Nonprofits that qualify as Section 501(c)(3) organizations need not pay federal unemployment taxes. However, they must pay state unemployment tax, subject to one exception discussed below. State unemployment taxes can be a real burden. They are based on your nonprofit’s payroll and claims history—employers with many claims pay higher taxes than those with few claims. Unfortunately, these taxes are likely to get worse. With unemployment still high, most states are currently paying out far more in unemployment benefits than they are receiving in revenue. Many have had to increase unemployment taxes to make up the shortfall.
A 501(c)(3) organization has the option of opting out of its state unemployment insurance program. Instead of paying a set amount of unemployment tax to the state every year regardless of how many of its employees file claims, it reimburses the state only for unemployment claims the state actually pays out to its former employees. This can save big money because nonprofits typically pay more in unemployment taxes than the state pays out for the nonprofit's former employees’ claims. In the past, many nonprofits have saved 30% to 40% over five to ten years.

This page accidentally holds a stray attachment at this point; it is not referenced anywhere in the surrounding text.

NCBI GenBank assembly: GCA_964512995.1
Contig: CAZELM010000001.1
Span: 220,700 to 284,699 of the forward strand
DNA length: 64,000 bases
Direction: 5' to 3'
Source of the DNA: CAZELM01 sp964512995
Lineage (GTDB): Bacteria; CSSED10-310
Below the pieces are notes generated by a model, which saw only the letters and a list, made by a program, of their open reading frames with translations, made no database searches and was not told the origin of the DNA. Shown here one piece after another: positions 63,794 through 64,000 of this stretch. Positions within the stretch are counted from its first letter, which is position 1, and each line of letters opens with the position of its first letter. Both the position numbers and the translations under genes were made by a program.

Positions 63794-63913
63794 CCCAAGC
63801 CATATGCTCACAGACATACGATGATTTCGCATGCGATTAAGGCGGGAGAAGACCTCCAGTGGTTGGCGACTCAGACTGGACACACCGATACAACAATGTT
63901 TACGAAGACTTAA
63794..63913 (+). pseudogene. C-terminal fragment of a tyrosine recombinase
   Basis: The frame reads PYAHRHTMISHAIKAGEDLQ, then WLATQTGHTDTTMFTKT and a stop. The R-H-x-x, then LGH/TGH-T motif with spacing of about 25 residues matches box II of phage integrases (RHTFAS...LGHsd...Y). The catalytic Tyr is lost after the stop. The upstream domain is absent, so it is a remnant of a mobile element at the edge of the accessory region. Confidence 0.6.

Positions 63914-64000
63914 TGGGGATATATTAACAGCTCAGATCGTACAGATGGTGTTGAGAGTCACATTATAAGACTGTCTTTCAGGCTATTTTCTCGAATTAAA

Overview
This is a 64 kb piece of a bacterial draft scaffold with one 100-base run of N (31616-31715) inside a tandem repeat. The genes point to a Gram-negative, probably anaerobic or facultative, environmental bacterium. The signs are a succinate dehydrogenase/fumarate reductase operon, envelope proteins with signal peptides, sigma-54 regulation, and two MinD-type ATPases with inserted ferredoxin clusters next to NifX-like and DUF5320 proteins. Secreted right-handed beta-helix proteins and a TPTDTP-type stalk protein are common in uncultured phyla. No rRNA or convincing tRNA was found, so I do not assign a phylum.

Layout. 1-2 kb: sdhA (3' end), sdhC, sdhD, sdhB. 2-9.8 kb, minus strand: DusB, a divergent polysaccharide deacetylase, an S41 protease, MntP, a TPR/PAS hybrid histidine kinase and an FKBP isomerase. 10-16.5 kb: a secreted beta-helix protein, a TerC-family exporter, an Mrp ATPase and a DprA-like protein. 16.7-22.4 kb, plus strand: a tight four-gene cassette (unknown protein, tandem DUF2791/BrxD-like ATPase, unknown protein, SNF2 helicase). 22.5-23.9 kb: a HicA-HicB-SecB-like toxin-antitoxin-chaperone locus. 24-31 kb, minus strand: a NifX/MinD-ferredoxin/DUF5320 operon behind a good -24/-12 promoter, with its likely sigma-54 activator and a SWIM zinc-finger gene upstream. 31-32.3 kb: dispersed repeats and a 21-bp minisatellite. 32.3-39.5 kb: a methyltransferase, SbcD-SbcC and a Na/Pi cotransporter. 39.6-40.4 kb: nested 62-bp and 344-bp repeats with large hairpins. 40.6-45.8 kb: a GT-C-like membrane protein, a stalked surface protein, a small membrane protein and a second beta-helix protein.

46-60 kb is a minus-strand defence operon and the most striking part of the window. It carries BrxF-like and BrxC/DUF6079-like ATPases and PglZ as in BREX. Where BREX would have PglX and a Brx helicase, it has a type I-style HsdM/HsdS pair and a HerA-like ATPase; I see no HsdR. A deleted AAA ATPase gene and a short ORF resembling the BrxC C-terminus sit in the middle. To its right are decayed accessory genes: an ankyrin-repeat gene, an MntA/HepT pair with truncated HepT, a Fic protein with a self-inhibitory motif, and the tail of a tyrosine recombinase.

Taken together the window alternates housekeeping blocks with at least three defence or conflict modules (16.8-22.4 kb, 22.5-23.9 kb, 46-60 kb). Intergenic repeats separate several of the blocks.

But there are obvious risks to this approach. If your nonprofit is forced to lay off substantial staff, the unemployment costs it will have to reimburse the state could far exceed the unemployment tax it would otherwise have had to pay. This risk is doubtless greater now than in the past because so many nonprofits are experiencing declining funding. To mitigate these risks, thousands of nonprofits have joined grantor trusts that pool money from many organizations to pay off future claims. It is also possible to purchase private insurance to cover claims.
The reimbursement option works best for larger nonprofits with stable employment. Nonprofits with fewer than ten employees or that have regular layoffs, are usually not good candidates for opting out of state unemployment taxes. For more information, see the Unemployment Services Trust website.
For more information on compying with IRS nonprofit regulations, see Nolo's book, Every Nonprofit's Tax Guide.